Since Japan lifted its state of emergency at the end of May, there has been much trumpeting of its success in containing the spread of Covid-19. The World Health Organization chief hailed the unspecified heroics of the Japan model. Self-aggrandizing politicians attributed Japan’s success to the superiority of its people. Apologists have claimed contact tracing was the key to victory – even though the majority of cases during the Covid-19-spike were contracted from unknown sources.
Read between the lines and one thing becomes abundantly clear: beyond pure speculation, nobody really knows how Japan braved the first wave of the virus. This is all the more reason to double-down on preventing a second one.
The Japan Times, rather bluntly, noted, “Without an understanding of where Japan’s success came from – and whether it will last – their argument is nothing more than a house of cards.” A steady increase in Covid-19 cases in Tokyo – 106 new coronavirus cases on Tuesday, exceeding 100 for a sixth straight day – does not augur well. The glue holding the fragile house of cards together might just be losing its adhesion.
Japan’s Chief Cabinet Secretary, Suga Yoshihide, contradicts Tokyo Governor Koike Yuriko’s call for people to restrict traveling outside of Tokyo to other prefectures as COVID-19 cases rise, calling the measure “unnecessary.” https://t.co/gMoPADTGQ2
— Unseen Japan @ BLM だよ (@UnseenJapanSite) July 7, 2020
The media cycle has portrayed 2020 as a world in flames, reducing societies and structures of governance to piles of ash and smoldering embers. As Black Lives Matter protests dominated city centers and national broadsheets, the fear of the novel coronavirus diminished. It’s potential to infect however, has not.
Covid-19 resurgences in China and the US stand as litmus tests for what Japan’s most densely populated cities might expect. Beijing saw no new cases of Covid-19 for two months before 106 were reported between June 12 and June 16. In the US, a Covid-19 surge coincided with the nationwide protests – on June 26 and 27, 40,000-plus cases were confirmed each day.
Admittedly, it’s not clear if these figures indicate second waves; for a start, the term second wave has no agreed-upon scientific definition. Beijing has also managed to keep new daily cases relatively low since the virus resurfaced, while the harrowing numbers across the Pacific could be attributed to a reinflation of the first wave in the US.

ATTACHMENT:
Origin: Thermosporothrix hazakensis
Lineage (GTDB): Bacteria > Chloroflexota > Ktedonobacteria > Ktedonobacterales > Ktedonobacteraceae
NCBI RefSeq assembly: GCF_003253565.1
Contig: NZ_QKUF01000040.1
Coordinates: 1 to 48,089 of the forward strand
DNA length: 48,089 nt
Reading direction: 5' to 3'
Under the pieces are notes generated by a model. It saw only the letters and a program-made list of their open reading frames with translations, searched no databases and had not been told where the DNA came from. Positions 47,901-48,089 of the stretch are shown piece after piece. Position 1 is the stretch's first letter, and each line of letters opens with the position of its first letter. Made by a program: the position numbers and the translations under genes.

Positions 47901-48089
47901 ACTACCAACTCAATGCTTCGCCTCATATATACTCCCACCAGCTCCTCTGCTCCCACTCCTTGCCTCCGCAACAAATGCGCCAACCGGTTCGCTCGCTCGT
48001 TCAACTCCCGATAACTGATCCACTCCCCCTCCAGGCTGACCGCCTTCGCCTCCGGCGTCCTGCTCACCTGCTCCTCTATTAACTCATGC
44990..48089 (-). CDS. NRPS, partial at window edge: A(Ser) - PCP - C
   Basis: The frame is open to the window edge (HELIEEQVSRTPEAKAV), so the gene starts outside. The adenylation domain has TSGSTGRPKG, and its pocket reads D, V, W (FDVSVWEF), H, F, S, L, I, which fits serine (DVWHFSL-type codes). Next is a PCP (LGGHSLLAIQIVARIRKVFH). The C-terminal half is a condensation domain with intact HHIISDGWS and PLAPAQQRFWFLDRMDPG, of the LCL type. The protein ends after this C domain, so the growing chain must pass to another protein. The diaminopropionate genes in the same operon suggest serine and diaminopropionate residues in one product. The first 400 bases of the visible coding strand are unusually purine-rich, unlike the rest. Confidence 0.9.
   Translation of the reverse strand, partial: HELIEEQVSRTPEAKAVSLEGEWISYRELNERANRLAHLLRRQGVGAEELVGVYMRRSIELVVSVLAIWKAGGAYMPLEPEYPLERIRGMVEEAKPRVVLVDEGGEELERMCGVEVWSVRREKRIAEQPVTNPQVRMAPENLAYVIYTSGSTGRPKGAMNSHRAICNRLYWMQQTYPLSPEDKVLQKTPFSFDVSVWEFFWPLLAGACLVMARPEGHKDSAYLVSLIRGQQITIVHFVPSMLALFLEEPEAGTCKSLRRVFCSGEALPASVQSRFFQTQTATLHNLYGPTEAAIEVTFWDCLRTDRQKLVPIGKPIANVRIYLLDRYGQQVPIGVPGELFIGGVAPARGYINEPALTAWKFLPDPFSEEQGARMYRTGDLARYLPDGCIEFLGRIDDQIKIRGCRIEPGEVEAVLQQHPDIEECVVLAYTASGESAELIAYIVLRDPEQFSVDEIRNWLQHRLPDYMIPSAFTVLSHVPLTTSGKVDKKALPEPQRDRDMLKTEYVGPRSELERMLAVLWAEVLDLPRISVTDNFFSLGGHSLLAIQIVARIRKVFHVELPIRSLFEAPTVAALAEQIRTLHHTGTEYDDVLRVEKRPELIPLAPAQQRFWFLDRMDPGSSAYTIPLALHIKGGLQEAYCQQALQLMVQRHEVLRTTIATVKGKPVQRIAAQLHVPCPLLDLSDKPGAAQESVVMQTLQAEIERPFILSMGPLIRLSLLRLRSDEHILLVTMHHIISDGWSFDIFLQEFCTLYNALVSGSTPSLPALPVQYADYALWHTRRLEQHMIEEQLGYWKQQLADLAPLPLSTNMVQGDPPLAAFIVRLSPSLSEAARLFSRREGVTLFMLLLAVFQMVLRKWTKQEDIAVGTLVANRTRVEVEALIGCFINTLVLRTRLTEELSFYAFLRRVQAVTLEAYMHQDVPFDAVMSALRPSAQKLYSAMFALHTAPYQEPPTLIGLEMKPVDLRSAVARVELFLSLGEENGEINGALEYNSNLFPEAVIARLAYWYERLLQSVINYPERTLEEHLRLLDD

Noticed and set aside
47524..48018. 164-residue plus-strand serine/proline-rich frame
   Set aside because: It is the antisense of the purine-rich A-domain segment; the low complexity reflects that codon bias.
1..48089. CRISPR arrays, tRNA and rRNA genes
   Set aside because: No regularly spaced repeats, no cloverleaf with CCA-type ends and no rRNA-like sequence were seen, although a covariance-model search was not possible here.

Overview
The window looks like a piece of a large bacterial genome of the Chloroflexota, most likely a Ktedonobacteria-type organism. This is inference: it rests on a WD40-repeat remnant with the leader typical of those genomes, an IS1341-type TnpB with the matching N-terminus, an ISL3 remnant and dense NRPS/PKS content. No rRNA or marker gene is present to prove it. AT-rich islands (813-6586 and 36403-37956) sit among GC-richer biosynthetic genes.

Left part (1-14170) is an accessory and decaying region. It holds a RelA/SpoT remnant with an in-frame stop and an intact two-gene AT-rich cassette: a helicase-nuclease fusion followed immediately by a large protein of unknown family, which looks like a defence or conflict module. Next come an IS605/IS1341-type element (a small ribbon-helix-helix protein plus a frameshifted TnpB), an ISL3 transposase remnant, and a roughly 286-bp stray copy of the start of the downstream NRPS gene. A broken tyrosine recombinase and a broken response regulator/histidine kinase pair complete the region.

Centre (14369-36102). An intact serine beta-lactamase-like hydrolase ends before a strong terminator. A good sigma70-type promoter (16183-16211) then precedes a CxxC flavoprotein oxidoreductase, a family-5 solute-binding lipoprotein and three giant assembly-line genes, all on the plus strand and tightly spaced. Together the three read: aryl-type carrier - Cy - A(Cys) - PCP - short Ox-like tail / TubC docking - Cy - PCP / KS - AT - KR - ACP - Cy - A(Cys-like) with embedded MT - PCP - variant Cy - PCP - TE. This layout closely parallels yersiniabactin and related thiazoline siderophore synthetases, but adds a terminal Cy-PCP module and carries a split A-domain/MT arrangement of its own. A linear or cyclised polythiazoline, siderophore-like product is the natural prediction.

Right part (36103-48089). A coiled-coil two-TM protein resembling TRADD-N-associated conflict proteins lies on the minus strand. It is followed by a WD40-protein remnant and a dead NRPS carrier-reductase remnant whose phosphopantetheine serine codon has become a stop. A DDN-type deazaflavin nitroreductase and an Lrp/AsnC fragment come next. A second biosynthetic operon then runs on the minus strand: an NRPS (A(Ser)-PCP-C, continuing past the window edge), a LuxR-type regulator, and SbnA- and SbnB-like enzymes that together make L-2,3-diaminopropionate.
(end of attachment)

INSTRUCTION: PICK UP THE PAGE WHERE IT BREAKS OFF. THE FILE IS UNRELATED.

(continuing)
Semantics aside, they highlight this virus’ uncanny ability to stay dormant in a population. The most reasonable assumption for Japan is: Covid-19 will come roaring back.
Akihabara Maid Café Confirms 6 Employees Contracted COVID-19 • Tokyo governor tells residents to refrain from nightlife activities after 107 new cases confirmed on Thursday https://t.co/74DugBwqZz
— Anime News Network (@Anime) July 3, 2020
Current Prevention Protocols
Contact tracing has become the cornerstone of an efficient virus containment effort. The 450 public health centers across Japan are home to a network of trained contact tracers able to identify infection routes based on tracking down individuals who’ve had extended close contact with Covid-19 carriers.
This old-school, low-tech method likely contributed to the latency in Japan’s initial spike, and to its relatively low current figures. However, traditional contact tracing falls apart when too many virus cases arise at once – as we saw in April.
Japan’s Microsoft-developed contact tracing app – COVID-19 Contact App (sometimes referred to as COCOA) – is striving to solve this issue, though no shortage of pejorative adjectives have been ascribed to it: Orwellian, invasive, controlling. Speculative however, may be more appropriate.
The app uses Bluetooth technology to determine whether a user has come into close contact with someone who has tested positive for Covid-19. For the app to have any real utility however, almost everyone needs to get on board. Furthermore, people who have contracted the disease must put their trust in the app’s confidentiality policies, which is far from guaranteed in a country where privacy reigns supreme.